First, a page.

•     Beautiful illustrations but story took a little bit of a strange and unexpected turn in my opinion. The part about bringing her parents a colt each year as a gift I thought was a...

  •     Excellent

  •     This is a very interesting tale. Beautiful illustrations and colors.

  •     My daughter loves this story and the illustrations are beautiful

  •     Amazing! The story is unique but still carries a classic children's book lesson. The artwork has brilliant depictions of the story that will cause strong emotions within the reader and draws them deeper into the story.Or at least that's how I feel about this book.I first read this book when I was a young child. It was one of the first books I could read on my own and I will never forget the feelings it created, it truly gave me a passion for reading.And I'm not ashamed that 27 years old I still go back and read this book from time to time. Or just to look at the artwork and get inspiration for my own writing.I just bought this book for my cousin's baby shower gift. I knew it wasn't the normal type of gift for the situation but when I thought back on the things that meant the most to me when I was growing up this book came to mind, and as much as it is a book for older children I thought it would be a great book for her to read to her little girl and hopefully help her to learn to read someday.If you're looking for a book for young girl I highly recommend this whether she has a passion for horses or not. This book is truly amazing and hopefully, like me, it will inspire her.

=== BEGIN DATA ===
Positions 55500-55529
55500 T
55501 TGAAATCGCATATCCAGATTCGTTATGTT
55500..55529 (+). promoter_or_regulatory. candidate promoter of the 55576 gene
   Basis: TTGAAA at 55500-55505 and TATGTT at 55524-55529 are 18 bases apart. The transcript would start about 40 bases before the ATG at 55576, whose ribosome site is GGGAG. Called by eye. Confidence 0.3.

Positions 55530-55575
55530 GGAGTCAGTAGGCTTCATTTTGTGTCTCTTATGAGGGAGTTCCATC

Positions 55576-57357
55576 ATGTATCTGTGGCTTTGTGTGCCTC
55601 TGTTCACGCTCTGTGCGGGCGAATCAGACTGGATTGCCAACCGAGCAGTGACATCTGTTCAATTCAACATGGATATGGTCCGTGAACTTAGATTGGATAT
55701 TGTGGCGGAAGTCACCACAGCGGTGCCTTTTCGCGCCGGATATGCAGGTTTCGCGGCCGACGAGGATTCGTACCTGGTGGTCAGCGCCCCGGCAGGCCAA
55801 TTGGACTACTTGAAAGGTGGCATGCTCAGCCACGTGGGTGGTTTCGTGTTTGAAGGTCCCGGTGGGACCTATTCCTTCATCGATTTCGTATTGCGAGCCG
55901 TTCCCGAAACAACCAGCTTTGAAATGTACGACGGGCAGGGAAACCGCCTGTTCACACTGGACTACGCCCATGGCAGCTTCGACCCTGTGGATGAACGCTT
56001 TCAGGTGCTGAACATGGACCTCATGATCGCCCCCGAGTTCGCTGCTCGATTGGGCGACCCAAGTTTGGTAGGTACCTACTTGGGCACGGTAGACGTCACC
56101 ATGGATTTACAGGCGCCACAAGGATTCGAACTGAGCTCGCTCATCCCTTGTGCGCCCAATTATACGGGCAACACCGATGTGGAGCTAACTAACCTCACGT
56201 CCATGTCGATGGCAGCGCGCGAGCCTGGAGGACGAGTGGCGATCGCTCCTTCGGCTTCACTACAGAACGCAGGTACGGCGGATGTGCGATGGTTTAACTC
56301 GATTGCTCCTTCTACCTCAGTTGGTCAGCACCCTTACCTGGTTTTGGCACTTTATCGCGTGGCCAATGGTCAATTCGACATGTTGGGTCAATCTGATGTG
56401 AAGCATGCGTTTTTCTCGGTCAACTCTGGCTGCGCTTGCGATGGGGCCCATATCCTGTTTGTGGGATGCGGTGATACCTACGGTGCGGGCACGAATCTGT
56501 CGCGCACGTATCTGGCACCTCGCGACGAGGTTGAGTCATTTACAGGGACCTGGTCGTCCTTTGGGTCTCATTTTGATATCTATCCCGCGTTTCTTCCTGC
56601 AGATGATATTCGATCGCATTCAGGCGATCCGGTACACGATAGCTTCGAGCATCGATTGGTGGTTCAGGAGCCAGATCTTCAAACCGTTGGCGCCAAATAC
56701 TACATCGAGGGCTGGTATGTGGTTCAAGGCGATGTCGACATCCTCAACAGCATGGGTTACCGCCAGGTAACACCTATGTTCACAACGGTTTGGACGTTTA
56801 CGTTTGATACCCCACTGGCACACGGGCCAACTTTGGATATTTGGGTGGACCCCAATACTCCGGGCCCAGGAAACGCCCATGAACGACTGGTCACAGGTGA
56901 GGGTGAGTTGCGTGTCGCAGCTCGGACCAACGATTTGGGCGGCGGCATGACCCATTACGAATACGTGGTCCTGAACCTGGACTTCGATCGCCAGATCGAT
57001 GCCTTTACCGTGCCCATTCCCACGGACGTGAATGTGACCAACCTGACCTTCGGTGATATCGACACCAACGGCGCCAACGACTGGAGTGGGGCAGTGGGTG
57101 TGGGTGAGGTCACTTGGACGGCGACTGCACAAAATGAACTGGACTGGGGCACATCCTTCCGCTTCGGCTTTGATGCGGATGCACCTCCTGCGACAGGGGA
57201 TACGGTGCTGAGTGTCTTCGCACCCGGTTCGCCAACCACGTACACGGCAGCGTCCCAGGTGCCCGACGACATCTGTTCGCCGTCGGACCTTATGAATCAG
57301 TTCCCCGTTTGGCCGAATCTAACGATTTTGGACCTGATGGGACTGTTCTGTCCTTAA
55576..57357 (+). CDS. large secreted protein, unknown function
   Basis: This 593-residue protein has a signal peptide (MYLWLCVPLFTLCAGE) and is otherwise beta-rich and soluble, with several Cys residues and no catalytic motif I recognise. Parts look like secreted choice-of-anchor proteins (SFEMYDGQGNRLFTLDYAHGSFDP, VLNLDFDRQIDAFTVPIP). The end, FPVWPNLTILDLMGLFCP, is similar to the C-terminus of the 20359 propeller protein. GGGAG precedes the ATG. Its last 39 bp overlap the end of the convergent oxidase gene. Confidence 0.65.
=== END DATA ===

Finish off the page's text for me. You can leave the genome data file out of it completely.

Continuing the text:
•     Beautiful illustrations! Great book.

  •     I love this book, but it was listed as a hardcover and when it arrived today, it was definitely paperback.

  •     If you know a girl who loves horses, I highly recommend this book about a Plains Indian girl who literally leaves her world to live among wild horses. The narrative is compelling to anyone who loves horses, and between the narration and the beautiful graphic-style illustrations, an enchanting horse world is created. Even though the book won the 1978 Caldecott, this book is timeless and should be on every horse lover's shelf. In fact, I received my first copy of it as a birthday gift from a friend when I turned 35! This is one of my go-to gifts for my friends' and relatives' children, and lately, I have been combining this gift with an Appaloosa stuffed horse - a winning combination!

  •     Just got this and my 2 year old was intrigued, though it may take her awhile to get more into this book. Meanwhile, I found it incredible. The illustrations are beautiful and inspiring and the story is lovely- a young girl who is obviously unique, soulful and unlike 'everyone else' is taken away and finds herself living among horses and developing a spiritual relationship with a beautiful stallion. Even when she has the opportunity to return home, her parents accept that she is not as happy with them and free her to return to where she longs to be, among the wild horses. A great metaphor for individuals who may be different, who don't always fit, but who do have a place and should embrace the truth of who they are. Really beautiful piece.

  •     Fun children book

  •     Great story and beautiful pictures.